Blockchain North Founder & CEO, Florent Thévenin, in conversation with the Founder of Cardano, Co-Founder of Ethereum, and CEO & Founder of IO Global, Charles Hoskinson, at the Blockchain Futurist Conference in Toronto, 2023.
Charles: We’re building a digital nation. If you really think about it, you’ve got money, millions of people, voting, supply chain, and digital identity. Ultimately, nation states are going to use this [blockchain] as their backend, so you need a governance system that’s transnational and fair for everybody.
Sign Up To Our NewsletterMonthly updates on the blockchain industry in Canada + globally -
sign up for articles, a monthly news roundup, community submitted content + more!
Continue to listen, watch, or read below:
With that in mind, could you speak a little bit about the importance of CIP 1694 and the proposal?
1694 is basically our best approximation, as a community, of how to do what’s called a minimum viable government. The basic idea is that the government can be recursively used to make a better government. Every few months, you just keep upgrading it and growing it.
It’s like going from the iPhone of 2007 to the iPhone of today. Back then, it was revolutionary, but no one would buy the iPhone of 2007 today because the world has moved on. Similarly, when you think about governance, the goal there is to say, can we get something out where the government can build a better government and then that government can build a better government? It’s this recursive concept, but then it can run the system.
The Treasury of Cardon has half a billion dollars in it right now. It’s inaccessible, it’s locked up until a government turns on. They’re actually in charge of that budget. They get to decide how much should be spent on marketing or on development.
This is by the people, for the people. It really is like a nation state. You’ve got voting and campaigns and delegated representatives. It’s really cool to design that. We’re having a lot of fun with it.
Do you ever, in your wildest dreams, hope that blockchain would actually be adopted by governments?
I think blockchains need to make governments irrelevant.
It’s kind of a weird thing that we have these nations’ state borders or artificial ones, especially when you see the Canada/US border.
You’re out in the national forest, and you’re like, ‘Okay, over there is Canada and here is the United States.’ Come on. It’s made of stuff, just like money.
The point of a government is to provide services to us that the private sector can’t because you can’t trust the central authority. You probably don’t want your local bank being in charge of the US dollar, for example.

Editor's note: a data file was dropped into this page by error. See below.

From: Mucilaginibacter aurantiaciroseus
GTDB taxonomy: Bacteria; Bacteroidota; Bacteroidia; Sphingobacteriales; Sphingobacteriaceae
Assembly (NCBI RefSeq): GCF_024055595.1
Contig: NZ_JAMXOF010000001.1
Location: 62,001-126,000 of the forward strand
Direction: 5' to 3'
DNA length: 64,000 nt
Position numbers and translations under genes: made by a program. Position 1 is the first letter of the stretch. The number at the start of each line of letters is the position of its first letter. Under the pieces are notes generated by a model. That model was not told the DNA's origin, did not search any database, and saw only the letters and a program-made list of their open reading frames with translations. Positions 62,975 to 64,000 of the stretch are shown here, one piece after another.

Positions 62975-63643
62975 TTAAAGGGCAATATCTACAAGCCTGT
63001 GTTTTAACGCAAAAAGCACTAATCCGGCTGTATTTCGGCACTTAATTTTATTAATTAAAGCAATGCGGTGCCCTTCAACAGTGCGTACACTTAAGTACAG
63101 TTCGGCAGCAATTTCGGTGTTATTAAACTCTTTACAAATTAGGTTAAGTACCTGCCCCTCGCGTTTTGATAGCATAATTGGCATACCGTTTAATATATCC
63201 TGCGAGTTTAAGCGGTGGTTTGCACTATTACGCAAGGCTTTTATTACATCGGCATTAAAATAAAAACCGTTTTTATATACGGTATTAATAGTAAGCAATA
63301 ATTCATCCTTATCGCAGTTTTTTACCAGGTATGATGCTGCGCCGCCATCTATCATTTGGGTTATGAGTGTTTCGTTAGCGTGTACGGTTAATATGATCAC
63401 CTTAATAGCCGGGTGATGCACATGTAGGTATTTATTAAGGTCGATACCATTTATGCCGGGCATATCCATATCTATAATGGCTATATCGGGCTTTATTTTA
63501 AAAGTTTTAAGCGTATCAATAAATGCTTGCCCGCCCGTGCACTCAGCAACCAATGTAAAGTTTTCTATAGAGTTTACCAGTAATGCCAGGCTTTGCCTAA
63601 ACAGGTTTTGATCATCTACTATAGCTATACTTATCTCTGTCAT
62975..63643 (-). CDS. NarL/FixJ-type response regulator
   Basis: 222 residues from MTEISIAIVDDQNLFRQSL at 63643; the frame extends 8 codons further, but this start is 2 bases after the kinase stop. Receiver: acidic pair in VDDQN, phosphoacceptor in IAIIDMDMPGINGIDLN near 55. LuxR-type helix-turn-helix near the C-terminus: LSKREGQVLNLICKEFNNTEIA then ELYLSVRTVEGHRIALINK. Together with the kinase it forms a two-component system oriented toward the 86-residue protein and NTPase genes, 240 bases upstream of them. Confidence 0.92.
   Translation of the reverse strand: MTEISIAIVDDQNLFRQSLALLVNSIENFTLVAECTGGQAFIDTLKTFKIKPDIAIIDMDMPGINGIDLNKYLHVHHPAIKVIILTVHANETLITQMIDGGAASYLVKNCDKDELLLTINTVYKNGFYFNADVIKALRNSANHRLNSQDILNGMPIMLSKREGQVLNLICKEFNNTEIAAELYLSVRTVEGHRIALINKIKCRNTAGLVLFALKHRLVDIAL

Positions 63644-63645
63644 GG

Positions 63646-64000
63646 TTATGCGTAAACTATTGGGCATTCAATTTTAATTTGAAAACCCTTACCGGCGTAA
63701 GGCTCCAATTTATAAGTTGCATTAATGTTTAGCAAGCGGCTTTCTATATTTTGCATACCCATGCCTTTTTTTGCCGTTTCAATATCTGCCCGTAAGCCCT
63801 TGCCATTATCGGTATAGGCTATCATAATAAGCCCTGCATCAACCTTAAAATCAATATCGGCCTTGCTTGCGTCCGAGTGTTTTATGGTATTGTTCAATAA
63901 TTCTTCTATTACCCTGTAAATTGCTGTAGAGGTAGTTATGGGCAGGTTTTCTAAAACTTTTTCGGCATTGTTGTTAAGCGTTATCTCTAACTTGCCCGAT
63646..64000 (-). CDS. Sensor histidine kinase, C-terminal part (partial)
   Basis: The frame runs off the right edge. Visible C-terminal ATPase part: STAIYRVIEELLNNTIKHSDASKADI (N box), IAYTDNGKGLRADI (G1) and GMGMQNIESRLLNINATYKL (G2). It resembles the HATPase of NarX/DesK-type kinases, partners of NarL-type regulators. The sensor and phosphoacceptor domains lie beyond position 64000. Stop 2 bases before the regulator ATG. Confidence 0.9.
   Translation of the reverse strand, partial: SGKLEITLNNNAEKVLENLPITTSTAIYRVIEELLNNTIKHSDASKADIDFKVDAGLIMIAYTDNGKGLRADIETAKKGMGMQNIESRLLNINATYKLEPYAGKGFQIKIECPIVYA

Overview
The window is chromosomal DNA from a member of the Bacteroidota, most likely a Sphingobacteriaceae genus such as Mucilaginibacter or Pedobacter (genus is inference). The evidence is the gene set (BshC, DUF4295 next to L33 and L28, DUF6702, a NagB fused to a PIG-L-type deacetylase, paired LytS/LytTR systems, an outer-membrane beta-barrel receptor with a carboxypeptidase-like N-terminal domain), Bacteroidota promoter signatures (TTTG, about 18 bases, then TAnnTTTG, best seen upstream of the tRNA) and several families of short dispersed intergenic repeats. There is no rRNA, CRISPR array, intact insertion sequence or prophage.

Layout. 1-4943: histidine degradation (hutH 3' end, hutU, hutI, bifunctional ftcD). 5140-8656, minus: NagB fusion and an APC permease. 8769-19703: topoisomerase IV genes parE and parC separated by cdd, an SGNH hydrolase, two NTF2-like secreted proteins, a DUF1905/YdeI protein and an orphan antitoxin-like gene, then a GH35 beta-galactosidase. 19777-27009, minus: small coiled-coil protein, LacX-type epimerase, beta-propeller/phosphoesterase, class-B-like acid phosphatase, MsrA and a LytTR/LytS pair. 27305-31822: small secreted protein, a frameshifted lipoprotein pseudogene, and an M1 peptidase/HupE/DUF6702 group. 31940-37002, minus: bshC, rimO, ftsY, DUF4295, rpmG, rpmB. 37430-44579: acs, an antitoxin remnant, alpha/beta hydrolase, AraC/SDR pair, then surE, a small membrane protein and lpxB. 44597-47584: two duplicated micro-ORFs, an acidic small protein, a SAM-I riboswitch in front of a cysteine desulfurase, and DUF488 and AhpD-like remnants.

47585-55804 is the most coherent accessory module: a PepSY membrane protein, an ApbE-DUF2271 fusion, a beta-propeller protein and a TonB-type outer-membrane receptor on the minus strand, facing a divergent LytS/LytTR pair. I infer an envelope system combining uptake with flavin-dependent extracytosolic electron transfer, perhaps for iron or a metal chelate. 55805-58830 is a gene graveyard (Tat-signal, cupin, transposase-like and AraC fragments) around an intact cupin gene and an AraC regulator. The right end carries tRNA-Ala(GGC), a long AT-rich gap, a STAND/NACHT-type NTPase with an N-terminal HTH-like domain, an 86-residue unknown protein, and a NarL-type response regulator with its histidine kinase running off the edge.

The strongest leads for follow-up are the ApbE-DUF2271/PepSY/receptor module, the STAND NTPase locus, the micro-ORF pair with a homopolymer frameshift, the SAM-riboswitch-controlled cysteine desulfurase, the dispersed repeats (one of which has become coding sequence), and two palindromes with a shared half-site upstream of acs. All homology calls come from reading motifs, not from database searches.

The blockchain is a third option where it’s neither a government nor a company. It’s a protocol and a new tool for governments and corporations to use to get rid of corruption, improve efficiency, and ultimately make the system, as a whole, fair and more equitable for everybody.
You also spoke about the responsibility of the blockchain community in terms of the power that blockchain represents. Can you expand on that?
This is the first social exponential system of our lifetime. It’s something where a small group of people can build something that could influence and change the lives of millions of people: how their government works, how corruption works, how money works, for both good and bad.
You could build CBDC and combine it with social credit, and then suddenly AI gets to decide whether your money is on or off today. And that’s what China’s doing with their digital currency.
On the other hand, you could build a system where a small group of people can build something to expose corruption at the highest levels and completely change the government because they have a whistleblowing function.
So, it works in both directions. The difference between old systems and this one, is the old systems were the providence of powerful people. Only a small group of people got to play with those tools. With these systems, everybody gets to play and any one person can change the world. It’s very exciting, but you have to have a lot of wisdom in the process.
I’ve spent two years of my life in Africa, and I know you’ve spent quite a lot of time recently in places like Mongolia. How have those trips shaped or evolved your vision of blockchain over the years?
It just shows you why we do what we do. People deserve to have economic identity. That’s a human right.
It’s not OK to have 3 billion people that are left out. It’s also not OK to have the other people who aren’t left out take advantage of the 3 billion people who are. Kook at the lithium mines in Congo. We have these amazing battery-powered cars, but where does that come from?
And it’s been too long since we’ve had this social myopia. We live in one world with one human race. The point of blockchain technology is to remind everybody of that, and go from there shouldn’t be evil to there can’t be evil by design.
What are your surest predictions in a macro sense for blockchain and adoption over the coming years?
Over the next 10 to 20 years, I think blockchain is going to grow to hundreds of millions, and eventually, billions of people in nation states who are going to run on it. I said that years ago. Now you’ve got El Salvador and a lot of other things coming. It’s happening in real time because people are tired. They would just want to be treated fairly.
Blockchain is a way for them to come together, just like we did with unions back in the day, and create a new way to run the world. It’s a lot better for everybody and allows us to live in a safer, more peaceful world.
You have a connection to Canada via Ethereum. Do you have a message for Canadians that’s particular to them?